Other flights departing Terminal 4 at a similar time included BA services to CPT and HRE.
We got on the plane at 19:15, only to find a rather roomy World Traveller cabin with a 2-3-2 layout. As we boarded, it was interesting to watch other people getting on the plane. I did wonder what sort of people would want to travel to EBB; I did think it would just be missionaries! But no, I was wrong. There were a fair amount of missionaries and charity workers, but there was also a fair amount of businessmen and holidaymakers (especially American ones - this flight is an AA codeshare) going to see the game. Perhaps surprisingly, there only seemed to be around 15 or so Ugandan citizens; most of the pax were European or American.
As is the custom, the Captain soon welcomed us on board and handed over to the crew for the safety announcements. We pushed back soon after 19:30 and were on our way to 27L for departure within minutes.
The take off queue was long, so it wasn't until 19:40 that we started the roll. We didn't climb far before we turned left to put us on course. The cloud base was quite low (can't have been more than about 4,000ft) so we said goodbye to the English countryside soon after take off. We reached our initial cruising height of 33,000ft over Paris, so I got out of my seat and headed for a window to take a photo.
Unfortunately, it was still well and truly overcast, so this is my best shot of Paris (and the wing):
The evening meal came round over southern France and (surprise surprise) we were offered the choice of chicken or beef. I opted for the roast beef, and had white wine with the salad starter and red wine with the beef.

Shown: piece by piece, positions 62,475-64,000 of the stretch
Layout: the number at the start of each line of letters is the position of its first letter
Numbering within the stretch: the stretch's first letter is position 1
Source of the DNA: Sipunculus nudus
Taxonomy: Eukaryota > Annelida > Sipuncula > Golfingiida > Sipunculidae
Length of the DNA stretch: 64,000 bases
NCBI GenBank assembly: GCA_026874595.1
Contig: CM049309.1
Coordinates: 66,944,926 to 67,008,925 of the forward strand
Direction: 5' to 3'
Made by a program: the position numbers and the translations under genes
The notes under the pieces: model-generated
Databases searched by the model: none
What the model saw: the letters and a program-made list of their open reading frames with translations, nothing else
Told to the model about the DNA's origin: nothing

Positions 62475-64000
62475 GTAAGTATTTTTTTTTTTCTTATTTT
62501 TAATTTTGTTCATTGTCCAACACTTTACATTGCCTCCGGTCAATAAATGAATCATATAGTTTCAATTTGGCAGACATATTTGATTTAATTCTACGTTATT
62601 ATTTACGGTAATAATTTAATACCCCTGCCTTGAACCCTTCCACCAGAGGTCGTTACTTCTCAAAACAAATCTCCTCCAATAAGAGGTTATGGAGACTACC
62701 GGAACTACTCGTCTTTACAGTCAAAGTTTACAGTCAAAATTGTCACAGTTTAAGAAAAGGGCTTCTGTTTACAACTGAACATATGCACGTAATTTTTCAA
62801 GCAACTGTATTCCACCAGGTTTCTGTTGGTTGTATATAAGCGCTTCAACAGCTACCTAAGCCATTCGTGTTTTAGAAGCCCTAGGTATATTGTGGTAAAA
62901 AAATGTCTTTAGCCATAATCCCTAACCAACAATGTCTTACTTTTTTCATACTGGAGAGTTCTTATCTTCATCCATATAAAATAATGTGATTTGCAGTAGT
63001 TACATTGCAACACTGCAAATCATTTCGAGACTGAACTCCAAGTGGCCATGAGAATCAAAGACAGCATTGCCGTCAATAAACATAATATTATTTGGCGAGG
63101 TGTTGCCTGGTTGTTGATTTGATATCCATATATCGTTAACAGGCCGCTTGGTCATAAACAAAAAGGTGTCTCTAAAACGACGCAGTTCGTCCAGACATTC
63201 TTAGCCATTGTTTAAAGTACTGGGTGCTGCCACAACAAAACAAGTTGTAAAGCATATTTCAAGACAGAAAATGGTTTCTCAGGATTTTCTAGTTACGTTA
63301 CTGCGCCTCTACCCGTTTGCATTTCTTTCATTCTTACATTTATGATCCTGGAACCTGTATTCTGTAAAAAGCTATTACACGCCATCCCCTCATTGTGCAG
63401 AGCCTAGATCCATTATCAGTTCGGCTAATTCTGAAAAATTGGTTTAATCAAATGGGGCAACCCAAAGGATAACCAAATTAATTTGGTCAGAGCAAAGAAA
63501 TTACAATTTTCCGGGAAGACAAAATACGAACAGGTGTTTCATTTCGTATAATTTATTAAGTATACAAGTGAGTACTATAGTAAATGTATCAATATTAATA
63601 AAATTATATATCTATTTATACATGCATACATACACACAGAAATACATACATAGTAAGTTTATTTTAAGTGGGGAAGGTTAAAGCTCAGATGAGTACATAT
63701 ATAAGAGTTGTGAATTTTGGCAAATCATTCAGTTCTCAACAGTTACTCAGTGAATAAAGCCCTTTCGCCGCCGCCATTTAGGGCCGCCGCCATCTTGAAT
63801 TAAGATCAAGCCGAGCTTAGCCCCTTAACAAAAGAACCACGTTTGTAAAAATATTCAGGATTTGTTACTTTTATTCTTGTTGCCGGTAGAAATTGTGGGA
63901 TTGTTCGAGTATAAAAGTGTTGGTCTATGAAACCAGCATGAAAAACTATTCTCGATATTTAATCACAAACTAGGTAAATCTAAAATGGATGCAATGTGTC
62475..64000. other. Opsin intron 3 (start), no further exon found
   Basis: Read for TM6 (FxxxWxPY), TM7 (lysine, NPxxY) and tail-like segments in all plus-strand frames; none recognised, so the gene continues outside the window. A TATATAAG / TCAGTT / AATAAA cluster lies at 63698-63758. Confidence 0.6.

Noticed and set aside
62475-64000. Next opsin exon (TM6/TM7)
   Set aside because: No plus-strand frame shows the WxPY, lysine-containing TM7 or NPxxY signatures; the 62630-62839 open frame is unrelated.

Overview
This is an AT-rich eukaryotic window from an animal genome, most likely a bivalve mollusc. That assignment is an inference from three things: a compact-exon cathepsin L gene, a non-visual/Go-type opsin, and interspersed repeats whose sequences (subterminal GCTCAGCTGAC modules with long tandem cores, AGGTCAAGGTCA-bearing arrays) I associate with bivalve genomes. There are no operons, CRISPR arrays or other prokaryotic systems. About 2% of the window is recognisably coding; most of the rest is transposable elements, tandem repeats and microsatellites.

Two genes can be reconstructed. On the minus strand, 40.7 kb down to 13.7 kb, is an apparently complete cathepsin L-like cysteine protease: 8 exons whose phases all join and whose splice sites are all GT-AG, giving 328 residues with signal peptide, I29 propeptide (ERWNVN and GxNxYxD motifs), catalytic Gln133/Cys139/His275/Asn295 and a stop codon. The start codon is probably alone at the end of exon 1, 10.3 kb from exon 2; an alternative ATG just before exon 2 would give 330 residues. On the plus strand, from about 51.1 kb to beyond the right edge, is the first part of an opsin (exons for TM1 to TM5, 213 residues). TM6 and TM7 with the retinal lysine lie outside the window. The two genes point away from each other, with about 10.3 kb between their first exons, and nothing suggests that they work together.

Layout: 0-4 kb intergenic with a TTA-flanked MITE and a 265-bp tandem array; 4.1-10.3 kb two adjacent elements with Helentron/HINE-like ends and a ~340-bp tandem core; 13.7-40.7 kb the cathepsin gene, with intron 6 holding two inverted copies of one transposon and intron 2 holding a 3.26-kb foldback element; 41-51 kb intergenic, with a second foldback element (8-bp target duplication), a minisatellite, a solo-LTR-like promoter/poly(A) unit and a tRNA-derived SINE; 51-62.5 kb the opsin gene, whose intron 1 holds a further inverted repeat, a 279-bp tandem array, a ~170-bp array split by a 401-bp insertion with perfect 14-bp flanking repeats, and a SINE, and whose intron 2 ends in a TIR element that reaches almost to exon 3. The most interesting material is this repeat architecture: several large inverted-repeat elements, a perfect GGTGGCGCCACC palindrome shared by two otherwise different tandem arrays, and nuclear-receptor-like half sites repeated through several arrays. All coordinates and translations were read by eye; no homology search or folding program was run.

There was a decent choice of movies as we had a nice lot of channels. I watched some tacky rom com just after the cabin lights were dimmed and most of the passengers got some kip. I then switched over to the map channel to find we only had four and half hours to go. Half of me wished we were going further so I had more time to sleep!
I tried to sleep, but no such luck. I watched some more TV and, again, tried to sleep.
I didn't sleep at all and the flight seemed to pass very fast. I didn't feel all that great when the cabin lights were turned on just over an hour before landing (and barely seven hours after take off). It was pitch black outside, and the Captain came on to say Good Morning and the local time in Uganda was currently 04:30. That is 02:30 UK time so I wasn't really in a breakfast mood!
Nevertheless, the cabin crew served us with an all day deli box, coffee and orange juice. I thought I might as well fill up, because it might have been the last decent meal I had for a fortnight. So I shoved down the excuse for a yogurt and enormous cheese and tomato croissant and sat back to enjoy the last bit of the flight.
We had made a couple of step climbs during the flight and were now cruising at 39,000ft on a directly southern heading about to cross the border into Ugandan airspace.
Uganda is quite a high country, and most of it lies at over 6,000ft, so we didn't have all that far to descend. Our estimated arrival time was 05:33 local time, so I was hoping to see the first signs of sunrise before we landed, but no such luck today. Infact, there was hardly any light at all outside. Not long before landing, the capital city of Kampala was over to our left - only a very small number of buildings were lit; it was the darkest capital city I've ever seen. Light pollution doesn't exist in this part of the world.
We touched down as expected on runway 17 at 05:33, some seven minutes early, and 7 hours and 53 minutes after leaving LHR. It was still pitch black outside, apart from the runway lights. No reverse thrust was used - I'm not sure whether that was because it just wasn't needed or whether there are rules about using reverse thrust at that time of day, or even a combination of both. We turned at the end of the runway, backtracked some of it, then left on a taxiway. Then we stopped and waited. There don't seem to be taxi lights at EBB - the Captain left on the aircraft landing lights so he could see where he was going. The TVs told us it was 29 degrees outside... not bad for that time in the morning!